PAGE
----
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Build configuration process

In this guide, you will learn what happens when EAS CLI configures your project with eas build:configure (or eas build - which runs this same process if the project is not yet configured).
EAS CLI performs the following steps when configuring your project:

1. Ask you about the platform(s) to configure

If you only want to use EAS Build for a single platform, that's fine. If you change your mind, you can come back and configure the other later.
Terminal running eas build command with platform iOS and Android options available

The command will create an eas.json file in the root directory with the default configuration. It looks something like this:
{
  "build": {
    "release": {},
    "development": {
      "developmentClient": true,
      "distribution": "internal"
    }
  }
}
If you have a bare project, it will look a bit different.
This is your EAS Build configuration. It defines two build profiles named release and development (you can have multiple build profiles like release, debug, testing, etc.) for each platform. If you want to learn more about eas.json see the Configuration with eas.json page.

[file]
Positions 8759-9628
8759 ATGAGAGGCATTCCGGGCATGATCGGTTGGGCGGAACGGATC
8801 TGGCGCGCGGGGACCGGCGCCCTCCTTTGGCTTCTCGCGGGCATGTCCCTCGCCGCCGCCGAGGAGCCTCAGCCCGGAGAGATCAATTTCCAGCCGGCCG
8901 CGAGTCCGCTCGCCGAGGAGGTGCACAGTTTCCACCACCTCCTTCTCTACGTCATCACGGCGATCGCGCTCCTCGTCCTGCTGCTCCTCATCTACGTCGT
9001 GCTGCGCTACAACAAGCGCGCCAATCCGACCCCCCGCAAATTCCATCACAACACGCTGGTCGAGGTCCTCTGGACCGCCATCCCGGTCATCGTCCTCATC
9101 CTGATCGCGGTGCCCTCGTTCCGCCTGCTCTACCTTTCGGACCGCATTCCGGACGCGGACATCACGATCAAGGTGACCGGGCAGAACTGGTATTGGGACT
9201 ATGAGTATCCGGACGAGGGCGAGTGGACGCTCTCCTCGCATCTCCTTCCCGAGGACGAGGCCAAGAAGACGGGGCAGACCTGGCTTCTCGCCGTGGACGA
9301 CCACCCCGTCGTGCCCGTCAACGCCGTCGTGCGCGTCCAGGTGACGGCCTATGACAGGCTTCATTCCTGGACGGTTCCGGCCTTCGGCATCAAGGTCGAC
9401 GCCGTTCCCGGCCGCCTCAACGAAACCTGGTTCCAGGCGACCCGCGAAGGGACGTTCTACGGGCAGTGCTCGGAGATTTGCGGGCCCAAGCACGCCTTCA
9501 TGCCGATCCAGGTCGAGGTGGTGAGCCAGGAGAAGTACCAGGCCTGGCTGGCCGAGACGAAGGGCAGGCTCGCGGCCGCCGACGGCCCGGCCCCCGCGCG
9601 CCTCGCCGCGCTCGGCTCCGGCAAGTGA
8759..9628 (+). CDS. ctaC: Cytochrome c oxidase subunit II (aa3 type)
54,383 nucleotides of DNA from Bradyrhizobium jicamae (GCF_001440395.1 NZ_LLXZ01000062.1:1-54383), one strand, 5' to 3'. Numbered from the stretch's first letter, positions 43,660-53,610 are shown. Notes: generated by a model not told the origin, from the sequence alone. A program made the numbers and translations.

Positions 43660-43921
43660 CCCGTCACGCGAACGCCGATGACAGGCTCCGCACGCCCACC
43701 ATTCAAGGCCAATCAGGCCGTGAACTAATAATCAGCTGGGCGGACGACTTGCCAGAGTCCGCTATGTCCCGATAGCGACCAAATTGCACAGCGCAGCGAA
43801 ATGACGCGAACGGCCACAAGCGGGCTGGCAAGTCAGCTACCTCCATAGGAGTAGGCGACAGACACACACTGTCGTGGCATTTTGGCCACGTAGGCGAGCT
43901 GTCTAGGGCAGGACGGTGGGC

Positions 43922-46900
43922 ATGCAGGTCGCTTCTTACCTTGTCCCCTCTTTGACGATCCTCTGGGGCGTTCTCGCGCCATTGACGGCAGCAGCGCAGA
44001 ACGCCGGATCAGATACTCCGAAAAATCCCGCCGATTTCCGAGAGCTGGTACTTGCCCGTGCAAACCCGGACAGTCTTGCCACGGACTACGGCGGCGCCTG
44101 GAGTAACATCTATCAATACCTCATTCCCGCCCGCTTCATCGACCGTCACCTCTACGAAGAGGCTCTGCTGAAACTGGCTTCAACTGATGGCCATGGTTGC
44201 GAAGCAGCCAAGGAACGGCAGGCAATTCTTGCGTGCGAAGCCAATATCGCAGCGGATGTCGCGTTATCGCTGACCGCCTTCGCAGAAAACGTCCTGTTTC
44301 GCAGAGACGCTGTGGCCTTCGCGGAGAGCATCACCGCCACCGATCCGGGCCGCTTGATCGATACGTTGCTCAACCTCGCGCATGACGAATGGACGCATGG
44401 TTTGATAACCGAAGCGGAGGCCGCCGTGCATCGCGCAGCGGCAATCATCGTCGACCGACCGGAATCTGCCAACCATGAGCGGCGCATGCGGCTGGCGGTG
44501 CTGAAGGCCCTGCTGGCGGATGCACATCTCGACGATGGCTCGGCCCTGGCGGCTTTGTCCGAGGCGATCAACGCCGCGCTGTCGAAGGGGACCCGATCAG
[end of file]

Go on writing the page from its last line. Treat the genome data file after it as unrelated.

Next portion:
This step varies depending on the project type you have.

If you choose to configure the Android project, EAS CLI will update your Gradle project so we can build it on our servers. This step patches build.gradle and includes our custom signing configuration. The configuration itself is saved to a separate file: eas-build.gradle.
If you also choose to configure the iOS project, there are no additional steps.

If you haven't configured your app.json with android.package and/or ios.bundleIdentifier yet, EAS CLI will prompt you to specify them.
  • android.package will be used as the Android application id which is used to identify your app on the Google Play Store
  • ios.bundleIdentifier will be used to identify you app on the Apple App Store
Application identifier prompts in eas build:configure
In the example above, we defined exactly the same Android application id and iOS bundle identifier. However, they don't need to match.

That's all there is to configuring a project to be compatible with EAS Build. There is one final step — you'll be prompted to commit all the changes we made for you. You can choose to review them before committing, and you can either specify the git commit message or use a default message.
Application identifier prompts in eas build:configure